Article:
Halbwachs H., Dentinger B.T.M., Detheridge A.P., Karasch P., Griffith G.W. 2013. Hyphae of waxcap fungi colonise plant roots. Fungal Ecology 6(6): 487-492.
     Tello S.A., Silva-Flores P., Agerer R., Halbwachs H., Beck A., Peršoh D. 2013. Hygrocybe virginea is a systemic endophyte of Plantago lanceolata. Mycological Progress 13(3): 471-475.

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Amber-based paleomycology and -ecology

Amberized Marasmius fossilSurprisingly, fungal functional traits and paleoemycology show meaningful relations regarding present ecological questions. Paleoecology provides insight into past ecosystems and, thus, delivers clues on how biodiversity and ecosystems were affected by climate shifts. Fossilized fungal remains may, therefore, serve as ecological indicators. If, for example, a fossilized secotoid mushroom (puffball with stipe) would be found, it would be probable that this fungus occurred in a relatively dry, semidesert climate. Due to the ephemeral character of most fungi, fossils of fruit bodies are extremely rare. The best-preserved fungal fossils are found in amber, like the mushroom similar to the extant genus Marasmius (image to the right); Myanmar, Middle Cretaceous (ca. 100 Ma) (after Cai et al. 2017, licence CC BY 4.0; bar 1 mm).

Amberized fossils are often difficult to detect. Elaborate methods, such as embedding in resin for producing sections, followed by electron, confocal as well as differential interference contrast microscopy or phase contrast X-ray synchrotron imaging, are often needed. As an alternative approach, I developed a method that isolates microfossils, such as spores with organic solvents. This method revealed in the meantime hundreds of microfossils (palynomorphs), mainly including fungal spores and plant pollen:

Pollen and spores fossilized in amber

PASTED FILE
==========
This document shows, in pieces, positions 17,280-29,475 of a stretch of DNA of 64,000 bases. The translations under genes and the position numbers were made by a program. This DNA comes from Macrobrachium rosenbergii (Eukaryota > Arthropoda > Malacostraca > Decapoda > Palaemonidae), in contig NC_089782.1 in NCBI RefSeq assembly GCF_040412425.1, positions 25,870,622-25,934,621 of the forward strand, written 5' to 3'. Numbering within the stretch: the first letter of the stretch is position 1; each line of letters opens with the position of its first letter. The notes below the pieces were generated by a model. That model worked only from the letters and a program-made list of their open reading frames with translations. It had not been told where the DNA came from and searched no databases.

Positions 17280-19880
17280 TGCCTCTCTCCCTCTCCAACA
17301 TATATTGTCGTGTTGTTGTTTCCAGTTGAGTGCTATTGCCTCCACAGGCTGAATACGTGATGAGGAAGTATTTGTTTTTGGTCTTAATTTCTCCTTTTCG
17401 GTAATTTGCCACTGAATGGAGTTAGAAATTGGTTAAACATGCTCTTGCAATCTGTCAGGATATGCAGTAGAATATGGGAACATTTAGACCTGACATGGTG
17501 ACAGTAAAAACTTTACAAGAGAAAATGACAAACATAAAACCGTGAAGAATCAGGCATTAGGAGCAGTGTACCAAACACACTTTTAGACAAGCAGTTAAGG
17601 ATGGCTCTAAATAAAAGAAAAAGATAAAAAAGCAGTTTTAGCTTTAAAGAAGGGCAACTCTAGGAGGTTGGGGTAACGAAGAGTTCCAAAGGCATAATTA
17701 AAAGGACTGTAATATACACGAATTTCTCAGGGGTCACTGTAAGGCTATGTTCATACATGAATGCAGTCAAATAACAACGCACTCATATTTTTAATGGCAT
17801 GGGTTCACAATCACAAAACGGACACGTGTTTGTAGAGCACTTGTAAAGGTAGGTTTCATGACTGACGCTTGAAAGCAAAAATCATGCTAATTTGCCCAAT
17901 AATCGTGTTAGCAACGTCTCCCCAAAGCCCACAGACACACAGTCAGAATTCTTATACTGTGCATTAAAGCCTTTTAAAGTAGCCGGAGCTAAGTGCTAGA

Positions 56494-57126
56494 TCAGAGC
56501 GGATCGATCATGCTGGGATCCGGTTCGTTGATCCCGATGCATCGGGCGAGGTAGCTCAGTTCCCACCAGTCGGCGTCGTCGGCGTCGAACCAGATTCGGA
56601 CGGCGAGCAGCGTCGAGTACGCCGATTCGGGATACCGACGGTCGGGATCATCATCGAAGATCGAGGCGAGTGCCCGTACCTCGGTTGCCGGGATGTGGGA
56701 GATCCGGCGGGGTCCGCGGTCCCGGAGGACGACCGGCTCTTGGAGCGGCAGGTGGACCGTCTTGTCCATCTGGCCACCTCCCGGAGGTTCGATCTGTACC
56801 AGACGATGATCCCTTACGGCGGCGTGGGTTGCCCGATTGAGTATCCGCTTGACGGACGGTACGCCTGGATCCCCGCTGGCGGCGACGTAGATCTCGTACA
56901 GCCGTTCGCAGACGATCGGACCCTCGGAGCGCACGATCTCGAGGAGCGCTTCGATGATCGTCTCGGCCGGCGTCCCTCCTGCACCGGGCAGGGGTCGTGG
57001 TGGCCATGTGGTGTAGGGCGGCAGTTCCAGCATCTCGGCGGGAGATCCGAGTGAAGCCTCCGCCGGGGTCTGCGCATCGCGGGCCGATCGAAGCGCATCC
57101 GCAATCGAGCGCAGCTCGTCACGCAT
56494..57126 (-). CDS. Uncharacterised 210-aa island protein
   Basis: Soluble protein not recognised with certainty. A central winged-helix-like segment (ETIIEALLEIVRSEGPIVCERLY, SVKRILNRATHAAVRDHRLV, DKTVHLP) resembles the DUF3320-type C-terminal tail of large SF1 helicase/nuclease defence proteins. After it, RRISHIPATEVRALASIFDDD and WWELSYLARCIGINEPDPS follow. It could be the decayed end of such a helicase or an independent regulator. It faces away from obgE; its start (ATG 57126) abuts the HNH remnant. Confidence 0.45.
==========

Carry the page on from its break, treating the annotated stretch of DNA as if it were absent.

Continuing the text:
Examples of fungal microfossils and pollen; A Melanized hyphae, B-F Ascospores, G Ascospore aff. Cladosporium, H Ascospore aff. Altenaria, I Melanized basidiospores aff. Psathyrellaceae?, J Pollen aff. Betulaceae

Cladosporium and Altenaria are mold fungi, thriving on moist, decaying plant matter as it occurs in humid, temperate biomes. Betulaceae are index plants for warm-temperate to boreal settings.

Key publications

Halbwachs H., Grímsson F., Potapova M., Dolezych M., LePage B. 2022. Microfossils in resin from the middle Eocene Buchanan Lake Formation, Napartulik, Axel Heiberg Island, Nunavut, Canada. Palynology: 1-13, DOI 10.1080/01916122.01912022.02127956.

Halbwachs H., Harper C.J., Krings M. 2021. Fossil Ascomycota and Basidiomycota, With Notes on Fossil Lichens and Nematophytes. Reference Module in Life Sciences. Elsevier.

      Halbwachs H., Bässler C., Worobiec E. 2020. Palynomorphs in Baltic, Bitterfeld and Ukrainian ambers: a comparison. Palynology DOI 0.1080/01916122.2020.1863274 online

     Halbwachs H. 2019. Detecting fungal spores and other palynomorphs in amber and copal by solvent treatment. Palynology 44(3): 521-528.
     Halbwachs H. 2019. Fungi trapped in amber – a fossil legacy frozen in time. Mycological Progress 18(7): 879-893.

Further reading
     Dietl G.P., Flessa K.W., editors. 2017. Conservation Paleobiology - Science and Practice. Chicago and London: The University of Chicago Press.